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NZ's Cane awed by tilt at rugby history

NZ Newswire logoNZ Newswire 18/10/2016 Angelo Risso

<span style="color:#666666;font-family:'Segoe UI', 'Segoe WP', Arial, sans-serif;font-size:13px;">24-year-old Chiefs gun Sam Cane has been around the All Blacks camp since 2012, earmarked as successor to legendary skipper Richie McCaw.</span> © Anthony Au-Yeung/Getty Images 24-year-old Chiefs gun Sam Cane has been around the All Blacks camp since 2012, earmarked as successor to legendary skipper Richie McCaw. Almost 5000 rugby Test matches have transpired between tier-one nations since William Webb Ellis' fabled 1823 dash.

And yet, in all that time, no side has ever won 18 games in a row.

Until, possibly, Saturday.

The All Blacks have a chance to etch themselves into the history books when they take on Australia at Eden Park for the third Bledisloe dead rubber.

A victory will give the world champions their 18th straight Test win, having gone unbeaten since last year's Rugby Championship defeat in Sydney.

The All Blacks have been here before, having blown opportunities to clinch their 18th win in 1969 and, more recently, 2014.

But for openside Sam Cane, the very fact of being within touching distance of the record is awe-inspiring.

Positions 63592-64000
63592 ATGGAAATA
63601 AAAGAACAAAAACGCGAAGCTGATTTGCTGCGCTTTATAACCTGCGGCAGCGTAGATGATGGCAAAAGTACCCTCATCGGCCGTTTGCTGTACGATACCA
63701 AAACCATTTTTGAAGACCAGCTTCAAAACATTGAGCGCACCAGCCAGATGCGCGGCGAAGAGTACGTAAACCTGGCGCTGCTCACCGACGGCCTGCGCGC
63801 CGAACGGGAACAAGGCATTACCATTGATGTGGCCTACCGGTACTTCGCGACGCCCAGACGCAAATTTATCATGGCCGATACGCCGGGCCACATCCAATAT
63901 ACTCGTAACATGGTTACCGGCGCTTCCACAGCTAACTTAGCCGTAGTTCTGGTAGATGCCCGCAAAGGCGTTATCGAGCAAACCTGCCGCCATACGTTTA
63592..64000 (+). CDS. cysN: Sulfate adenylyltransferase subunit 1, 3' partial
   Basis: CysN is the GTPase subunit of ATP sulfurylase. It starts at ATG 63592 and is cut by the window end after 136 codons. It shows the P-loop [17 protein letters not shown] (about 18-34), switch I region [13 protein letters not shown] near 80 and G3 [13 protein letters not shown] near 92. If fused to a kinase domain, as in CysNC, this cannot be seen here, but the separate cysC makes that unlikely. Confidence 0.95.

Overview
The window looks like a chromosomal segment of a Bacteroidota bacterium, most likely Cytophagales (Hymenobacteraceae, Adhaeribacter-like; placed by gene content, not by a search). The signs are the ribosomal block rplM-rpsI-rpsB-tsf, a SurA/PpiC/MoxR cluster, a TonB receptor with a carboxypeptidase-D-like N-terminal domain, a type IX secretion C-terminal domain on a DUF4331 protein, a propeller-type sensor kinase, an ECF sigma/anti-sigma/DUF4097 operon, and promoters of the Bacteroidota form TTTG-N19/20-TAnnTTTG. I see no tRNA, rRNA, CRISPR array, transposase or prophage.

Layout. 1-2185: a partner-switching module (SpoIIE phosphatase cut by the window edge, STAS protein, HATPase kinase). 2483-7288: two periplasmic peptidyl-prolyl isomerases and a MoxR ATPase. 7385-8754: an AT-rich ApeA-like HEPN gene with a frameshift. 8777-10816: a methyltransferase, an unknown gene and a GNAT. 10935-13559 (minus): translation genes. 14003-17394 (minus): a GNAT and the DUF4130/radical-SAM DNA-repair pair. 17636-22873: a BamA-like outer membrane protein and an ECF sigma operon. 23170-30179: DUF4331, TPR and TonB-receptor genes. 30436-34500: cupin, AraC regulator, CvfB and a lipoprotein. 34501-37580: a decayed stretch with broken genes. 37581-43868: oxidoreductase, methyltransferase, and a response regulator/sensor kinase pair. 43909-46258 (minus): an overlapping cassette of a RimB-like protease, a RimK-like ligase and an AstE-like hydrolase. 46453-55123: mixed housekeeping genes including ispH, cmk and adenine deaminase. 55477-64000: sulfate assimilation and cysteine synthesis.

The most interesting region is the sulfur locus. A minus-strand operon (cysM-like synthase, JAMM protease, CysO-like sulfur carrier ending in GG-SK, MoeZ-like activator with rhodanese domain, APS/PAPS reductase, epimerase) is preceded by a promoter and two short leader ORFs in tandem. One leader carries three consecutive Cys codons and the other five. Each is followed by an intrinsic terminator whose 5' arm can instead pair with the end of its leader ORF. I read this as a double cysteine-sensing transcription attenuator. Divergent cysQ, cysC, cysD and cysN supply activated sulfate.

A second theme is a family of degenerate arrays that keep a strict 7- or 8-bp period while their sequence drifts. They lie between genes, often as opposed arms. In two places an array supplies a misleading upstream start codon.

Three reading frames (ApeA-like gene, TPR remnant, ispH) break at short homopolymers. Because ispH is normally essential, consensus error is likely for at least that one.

"Every time you go out as an All Black you want to win, and that's a big driving factor," Cane told reporters on Tuesday.

"But to think no team in that time has ever won 18 on the trot is pretty unbelievable."

The 24-year-old Chiefs gun has been around the All Blacks camp since 2012, earmarked as successor to legendary skipper Richie McCaw.

Yet for the past six weeks, Cane has been forced to watch from the sidelines with a hamstring injury sustained against Argentina in Hamilton.

He said it was an unusual experience watching his teammates from the sofa as they cruised through their tour of Argentina and South Africa.

But it gave him an even better appreciation of what the side was achieving.

"It's tough to watch when it's going well because you'd love to be part of it," Cane said.

"But you also sit back and watch from a spectator's point of view and enjoy it and think, well, that was awesome."

Cane said his hamstring had pulled up well after a full week of training, with All Blacks physios to assess his condition in the coming days.

He was unsure if he'd make the matchday squad but said he'd done everything he could to be ready.

Assistant coach Ian Foster said Cane was clearly training hard but still a step away from match fitness.

"He had a good running week this week, so now we've just got to do some more functional, game-like tests on him," Foster said.

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